Mason alum Rebecca Norris gives advice to the next generation of journalists
BY MONICA ECHOLS, CULTURE EDITOR
Mason graduates have gone on to have a variety of successful careers in every field. Rebecca Norris, who graduated in 2014, has followed her dreams of being a beauty and fashion writer while creating a career that she loves.
Norris created her own major under the Integrative Studies program called media production, consumption and critique, which combined ‘advertising, journalism, public relations and media production.’
She began writing for Mason’s newspaper, then called Broadside, after one of her professors submitted one of her papers to be published in it during her freshman year. From there, she was an Opinions writer, Opinions editor and Style editor.
“I’ve always loved writing, and it just kind of looked like the next natural progression for me was to make sure that I would be able to write in college,” Norris said. “Since I was 10 years old, I’ve dreamt of living in New York and working at a magazine, and so it was always what would get me there.”
Eventually, she did get there. Norris first got a taste of what it is like to be a beauty journalist while she was a fashion intern at Northern Virginia Magazine. “We were doing September flatlays … and I reached out to Sephora and was like, ‘Hi, I would really like to know what you have coming out. I would really like to feature some of it.’ … And the next thing I knew, I had an entire box of Sephora’s collections for fall and winter that they just sent to me, no questions asked,” she said. “After that, I was just like, ‘OK, beauty. Beauty is the way to go.’”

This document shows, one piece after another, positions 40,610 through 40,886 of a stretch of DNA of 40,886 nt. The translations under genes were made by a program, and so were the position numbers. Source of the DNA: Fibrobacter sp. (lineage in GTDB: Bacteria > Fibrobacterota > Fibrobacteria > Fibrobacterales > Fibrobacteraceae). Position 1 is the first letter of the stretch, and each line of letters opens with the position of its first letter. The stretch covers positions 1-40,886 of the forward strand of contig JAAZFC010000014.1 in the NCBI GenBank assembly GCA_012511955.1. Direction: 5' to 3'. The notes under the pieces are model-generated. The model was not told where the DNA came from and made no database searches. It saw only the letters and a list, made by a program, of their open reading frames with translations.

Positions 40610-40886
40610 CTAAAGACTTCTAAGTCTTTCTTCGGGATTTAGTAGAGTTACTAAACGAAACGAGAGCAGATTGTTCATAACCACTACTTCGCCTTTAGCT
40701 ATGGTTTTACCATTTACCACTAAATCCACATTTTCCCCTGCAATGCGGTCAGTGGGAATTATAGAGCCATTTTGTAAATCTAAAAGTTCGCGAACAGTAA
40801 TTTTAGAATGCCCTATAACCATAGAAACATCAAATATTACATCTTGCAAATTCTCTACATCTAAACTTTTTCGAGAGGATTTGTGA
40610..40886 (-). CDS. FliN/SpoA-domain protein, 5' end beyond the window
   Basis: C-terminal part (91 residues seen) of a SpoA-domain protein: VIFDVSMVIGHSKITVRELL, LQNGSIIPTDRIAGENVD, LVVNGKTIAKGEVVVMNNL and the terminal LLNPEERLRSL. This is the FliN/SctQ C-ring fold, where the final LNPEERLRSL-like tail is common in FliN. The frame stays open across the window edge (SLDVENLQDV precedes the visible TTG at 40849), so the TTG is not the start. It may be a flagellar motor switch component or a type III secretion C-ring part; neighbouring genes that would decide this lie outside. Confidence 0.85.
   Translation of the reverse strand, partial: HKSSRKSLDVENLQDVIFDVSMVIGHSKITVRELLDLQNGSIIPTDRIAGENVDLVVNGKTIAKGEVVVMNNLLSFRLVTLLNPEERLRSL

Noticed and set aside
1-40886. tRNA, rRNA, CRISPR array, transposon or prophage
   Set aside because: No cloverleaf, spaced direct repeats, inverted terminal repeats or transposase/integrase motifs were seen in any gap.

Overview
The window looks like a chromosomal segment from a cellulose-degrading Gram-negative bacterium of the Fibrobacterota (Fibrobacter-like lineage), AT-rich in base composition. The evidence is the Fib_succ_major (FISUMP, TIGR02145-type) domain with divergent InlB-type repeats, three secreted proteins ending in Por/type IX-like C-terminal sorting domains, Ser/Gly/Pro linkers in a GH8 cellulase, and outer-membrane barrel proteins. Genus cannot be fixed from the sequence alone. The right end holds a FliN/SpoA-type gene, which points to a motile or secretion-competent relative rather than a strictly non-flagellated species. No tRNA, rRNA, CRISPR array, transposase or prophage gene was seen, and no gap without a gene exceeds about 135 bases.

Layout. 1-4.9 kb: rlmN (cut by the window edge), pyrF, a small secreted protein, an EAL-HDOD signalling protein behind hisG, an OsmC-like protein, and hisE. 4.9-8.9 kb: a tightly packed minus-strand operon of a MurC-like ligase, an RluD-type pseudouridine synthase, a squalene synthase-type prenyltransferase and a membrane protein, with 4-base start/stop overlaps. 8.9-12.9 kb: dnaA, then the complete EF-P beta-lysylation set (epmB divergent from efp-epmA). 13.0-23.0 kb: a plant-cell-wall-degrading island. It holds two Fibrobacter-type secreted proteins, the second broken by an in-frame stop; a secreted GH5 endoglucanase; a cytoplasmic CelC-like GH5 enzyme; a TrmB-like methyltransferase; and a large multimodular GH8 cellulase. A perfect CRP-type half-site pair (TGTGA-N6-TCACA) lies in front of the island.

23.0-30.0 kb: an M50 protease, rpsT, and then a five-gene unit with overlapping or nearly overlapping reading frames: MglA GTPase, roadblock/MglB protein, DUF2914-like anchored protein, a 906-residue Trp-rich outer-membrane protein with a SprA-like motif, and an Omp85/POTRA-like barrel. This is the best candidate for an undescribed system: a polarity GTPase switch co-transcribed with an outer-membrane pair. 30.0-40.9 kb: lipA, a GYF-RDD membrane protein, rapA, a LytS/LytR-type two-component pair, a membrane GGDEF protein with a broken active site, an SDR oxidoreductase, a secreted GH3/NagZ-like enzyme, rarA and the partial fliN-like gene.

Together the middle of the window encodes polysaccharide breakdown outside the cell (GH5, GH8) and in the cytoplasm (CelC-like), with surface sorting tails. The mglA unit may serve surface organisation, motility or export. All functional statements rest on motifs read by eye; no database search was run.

Norris continued to work for several other publications, including Seventeen magazine and Men’s Health magazine, and beauty brand L’Oréal before landing a job as beauty editor at Brit + Co, an online lifestyle media company.
As editor, Norris managed a team of 17 freelance writers. “I had no writers on staff, and I didn’t have an assistant or anything like that, so I was kind of like a one-woman team,” she said. “So, it really taught me how to manage my time and work collaboratively with the entire Brit + Co office, just so that I could come up with compelling content.”
On a typical day, Norris would publish two stories, edit four to eight more stories and organize packages from different brands. At night, “I was either at market events or dinners or manicures, pedicures, massages, you name it, just meeting PR people,” she said. “So, there’s definitely amazing perks in terms of products and getting to go out and live out on the town.”
In March, Norris decided to leave her job at Brit + Co to become a freelance writer. “Brit + Co seemed like a good idea, but the more I was there, the more I realized that it just wasn’t quite the fit for me, and I did want to be full-time freelance,” she said. “So, I finally took the jump. I turned 27 on the 18th of [March], and on the 19th, I went full-time freelance.”
Norris advises people who want to break into the journalism industry to be persistent and network. “I know so many people that get turned down two or three times and all of a sudden they completely question their ability to be in this field. … While it can definitely be discouraging, I applied to 42 jobs before I got my job at Men’s Health,” she said. “I think you just have to do what you feel in your gut is what you’re meant to do. So, if that’s writing, then even if somebody doesn’t accept you right off the bat for a job, still keep looking everywhere.”
She also encouraged students to “just be open to looking outside of your direct interest by thinking bigger by thinking about how it could help lend to that job.”